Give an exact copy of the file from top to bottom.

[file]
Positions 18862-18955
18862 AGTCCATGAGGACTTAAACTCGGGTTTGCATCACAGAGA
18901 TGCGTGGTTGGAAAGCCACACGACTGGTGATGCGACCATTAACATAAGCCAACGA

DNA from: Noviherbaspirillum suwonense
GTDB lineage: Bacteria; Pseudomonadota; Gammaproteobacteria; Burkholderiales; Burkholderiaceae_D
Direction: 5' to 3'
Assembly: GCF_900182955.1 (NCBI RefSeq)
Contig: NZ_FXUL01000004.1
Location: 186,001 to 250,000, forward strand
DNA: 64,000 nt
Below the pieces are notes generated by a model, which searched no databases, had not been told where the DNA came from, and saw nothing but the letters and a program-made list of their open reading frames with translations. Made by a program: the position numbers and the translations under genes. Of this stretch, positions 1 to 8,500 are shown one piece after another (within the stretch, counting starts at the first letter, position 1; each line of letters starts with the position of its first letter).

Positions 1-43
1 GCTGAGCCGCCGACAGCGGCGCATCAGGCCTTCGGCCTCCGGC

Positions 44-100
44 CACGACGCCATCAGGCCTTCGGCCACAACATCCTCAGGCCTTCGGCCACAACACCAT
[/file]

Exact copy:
Positions 18862-18955
18862 AGTCCATGAGGACTTAAACTCGGGTTTGCATCACAGAGA
18901 TGCGTGGTTGGAAAGCCACACGACTGGTGATGCGACCATTAACATAAGCCAACGA

DNA from: Noviherbaspirillum suwonense
GTDB lineage: Bacteria; Pseudomonadota; Gammaproteobacteria; Burkholderiales; Burkholderiaceae_D
Direction: 5' to 3'
Assembly: GCF_900182955.1 (NCBI RefSeq)
Contig: NZ_FXUL01000004.1
Location: 186,001 to 250,000, forward strand
DNA: 64,000 nt
Below the pieces are notes generated by a model, which searched no databases, had not been told where the DNA came from, and saw nothing but the letters and a program-made list of their open reading frames with translations. Made by a program: the position numbers and the translations under genes. Of this stretch, positions 1 to 8,500 are shown one piece after another (within the stretch, counting starts at the first letter, position 1; each line of letters starts with the position of its first letter).

Positions 1-43
1 GCTGAGCCGCCGACAGCGGCGCATCAGGCCTTCGGCCTCCGGC

Positions 44-100
44 CACGACGCCATCAGGCCTTCGGCCACAACATCCTCAGGCCTTCGGCCACAACACCAT